Fossil Record 20(1): 47-67, doi: 10.5194/fr-20-47-2017
The lower actinopterygian fauna from the Lower Carboniferous Albert shale formation of New Brunswick, Canada – a review of previously described taxa and a description of a new genus and species
expand article infoKathryn E. Mickle
‡ College of Science, Health, and the Liberal Arts, Philadelphia University, 4201 Henry Ave, Philadelphia, PA 19114, United States of America
Open Access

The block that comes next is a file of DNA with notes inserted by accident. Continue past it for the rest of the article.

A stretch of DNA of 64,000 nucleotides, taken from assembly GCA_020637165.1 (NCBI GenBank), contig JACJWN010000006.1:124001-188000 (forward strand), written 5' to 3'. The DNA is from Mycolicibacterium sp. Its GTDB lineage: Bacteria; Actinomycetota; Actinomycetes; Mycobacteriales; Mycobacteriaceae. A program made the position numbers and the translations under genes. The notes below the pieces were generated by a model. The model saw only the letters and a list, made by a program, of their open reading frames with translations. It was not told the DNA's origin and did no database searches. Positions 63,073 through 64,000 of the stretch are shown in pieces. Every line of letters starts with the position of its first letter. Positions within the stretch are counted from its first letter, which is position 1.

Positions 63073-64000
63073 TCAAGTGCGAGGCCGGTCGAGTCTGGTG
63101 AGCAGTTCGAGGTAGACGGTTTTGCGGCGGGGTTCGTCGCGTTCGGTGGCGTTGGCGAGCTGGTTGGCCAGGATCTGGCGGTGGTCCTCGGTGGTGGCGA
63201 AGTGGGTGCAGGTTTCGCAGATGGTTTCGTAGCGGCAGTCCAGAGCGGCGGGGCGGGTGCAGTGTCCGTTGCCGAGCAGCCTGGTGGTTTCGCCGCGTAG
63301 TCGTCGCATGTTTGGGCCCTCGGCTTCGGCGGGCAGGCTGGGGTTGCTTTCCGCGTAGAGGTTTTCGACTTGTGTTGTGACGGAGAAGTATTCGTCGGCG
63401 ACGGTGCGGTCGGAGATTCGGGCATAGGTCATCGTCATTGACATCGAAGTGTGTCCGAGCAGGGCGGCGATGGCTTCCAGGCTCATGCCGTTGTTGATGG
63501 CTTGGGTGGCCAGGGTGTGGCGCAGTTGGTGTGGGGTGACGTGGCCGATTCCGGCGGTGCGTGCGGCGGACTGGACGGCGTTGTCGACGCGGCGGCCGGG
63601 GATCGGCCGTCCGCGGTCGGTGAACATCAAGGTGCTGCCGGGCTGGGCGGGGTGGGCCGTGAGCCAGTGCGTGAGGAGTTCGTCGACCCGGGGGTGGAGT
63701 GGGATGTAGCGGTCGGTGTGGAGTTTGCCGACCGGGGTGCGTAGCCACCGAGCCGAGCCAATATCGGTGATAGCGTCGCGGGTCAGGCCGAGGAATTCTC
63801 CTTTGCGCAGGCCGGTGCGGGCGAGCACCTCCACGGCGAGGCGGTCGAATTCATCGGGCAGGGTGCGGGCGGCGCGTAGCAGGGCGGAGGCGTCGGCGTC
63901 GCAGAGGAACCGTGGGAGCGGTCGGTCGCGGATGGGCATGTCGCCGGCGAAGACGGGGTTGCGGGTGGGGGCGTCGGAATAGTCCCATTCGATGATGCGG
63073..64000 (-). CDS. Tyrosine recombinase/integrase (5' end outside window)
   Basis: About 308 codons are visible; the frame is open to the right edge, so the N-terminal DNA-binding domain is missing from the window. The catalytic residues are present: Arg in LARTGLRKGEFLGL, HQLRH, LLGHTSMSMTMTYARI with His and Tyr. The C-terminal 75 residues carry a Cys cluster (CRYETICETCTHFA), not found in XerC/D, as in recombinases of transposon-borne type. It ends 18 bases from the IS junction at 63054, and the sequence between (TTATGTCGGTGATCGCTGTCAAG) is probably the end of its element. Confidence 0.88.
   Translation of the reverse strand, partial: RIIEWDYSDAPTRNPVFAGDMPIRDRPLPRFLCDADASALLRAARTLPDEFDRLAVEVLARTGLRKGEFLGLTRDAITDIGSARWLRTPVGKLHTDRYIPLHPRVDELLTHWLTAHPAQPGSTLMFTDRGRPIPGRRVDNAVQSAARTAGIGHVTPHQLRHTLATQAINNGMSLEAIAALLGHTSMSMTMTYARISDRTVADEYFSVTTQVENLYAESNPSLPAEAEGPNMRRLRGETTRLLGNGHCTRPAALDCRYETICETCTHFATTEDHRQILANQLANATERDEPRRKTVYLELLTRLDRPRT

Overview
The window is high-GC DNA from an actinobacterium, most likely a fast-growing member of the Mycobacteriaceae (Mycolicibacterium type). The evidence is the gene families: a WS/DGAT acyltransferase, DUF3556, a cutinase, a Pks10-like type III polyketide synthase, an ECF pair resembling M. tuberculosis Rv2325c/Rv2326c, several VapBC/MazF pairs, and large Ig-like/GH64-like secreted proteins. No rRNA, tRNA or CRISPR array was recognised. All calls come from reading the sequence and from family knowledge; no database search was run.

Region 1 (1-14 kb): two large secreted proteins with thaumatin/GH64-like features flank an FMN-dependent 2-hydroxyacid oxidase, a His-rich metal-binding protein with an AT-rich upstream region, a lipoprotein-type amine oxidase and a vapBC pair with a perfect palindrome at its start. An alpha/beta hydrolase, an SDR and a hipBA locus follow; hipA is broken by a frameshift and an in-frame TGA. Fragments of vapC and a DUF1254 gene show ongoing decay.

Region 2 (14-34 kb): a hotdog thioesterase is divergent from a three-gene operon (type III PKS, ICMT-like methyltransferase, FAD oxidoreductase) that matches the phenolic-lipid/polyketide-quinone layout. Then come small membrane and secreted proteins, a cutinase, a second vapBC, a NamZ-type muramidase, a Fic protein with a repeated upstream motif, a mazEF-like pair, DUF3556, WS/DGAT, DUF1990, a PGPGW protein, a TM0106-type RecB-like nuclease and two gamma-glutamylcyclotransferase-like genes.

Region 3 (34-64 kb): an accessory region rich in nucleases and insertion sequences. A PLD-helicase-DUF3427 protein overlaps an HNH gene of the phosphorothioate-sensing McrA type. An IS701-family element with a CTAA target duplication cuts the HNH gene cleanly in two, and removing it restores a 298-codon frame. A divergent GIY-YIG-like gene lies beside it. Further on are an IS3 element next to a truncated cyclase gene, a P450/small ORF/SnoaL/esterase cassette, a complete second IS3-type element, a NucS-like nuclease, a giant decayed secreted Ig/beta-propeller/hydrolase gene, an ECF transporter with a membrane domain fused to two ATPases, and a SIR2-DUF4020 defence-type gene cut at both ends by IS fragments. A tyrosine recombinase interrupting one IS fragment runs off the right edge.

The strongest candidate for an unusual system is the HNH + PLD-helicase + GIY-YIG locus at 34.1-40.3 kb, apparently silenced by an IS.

The Lower Carboniferous Albert shale formation of New Brunswick, Canada, iswell-known for the preservation of countless articulated loweractinopterygian palaeoniscoid fishes. This site is at the boundary betweenthe Devonian and the Lower Carboniferous, making the lower actinopterygianspreserved at this site important. The taxonomic history of previouslydescribed Albert shale formation actinopterygians is reviewed here. Many ofthe earliest described actinopterygian taxa from the Albert Formation arerepresented by poorly preserved type specimens and have the distinction ofbeing moved from one paraphyletic genus to another paraphyletic genus. Whilethese taxa are in need of major redescriptions, such work is premature untilthe large paraphyletic or polyphyletic genera they have been placed in,Palaeonicus[m], Rhadinichthys, andElonichthys, are redescribed. But there is new diversitywithin the Albert shale formation. Here, a new lower actinopterygian species,Lambeia pectinatus, is described from one well-preservedspecimen. This new species is characterized by dorsal ridge scales withpectinated posterior margins, body scales inserted between adjacent dorsalridge scales, body scales with pectinated posterior and ventral margins, thepresence of a ventral rostro-premaxilla and a median rostral bone, a separateand distinct antorbital bone, and a single supraorbital bone. This newlydescribed species is distinct from previously described fishes from theAlbert Formation, and the morphology of this newly described species is moresimilar to later Carboniferous fishes rather than Devonian fishes. Thissuggests that morphological features commonly seen in Carboniferous fishesand rarely seen in Devonian fishes were present early in the Carboniferous.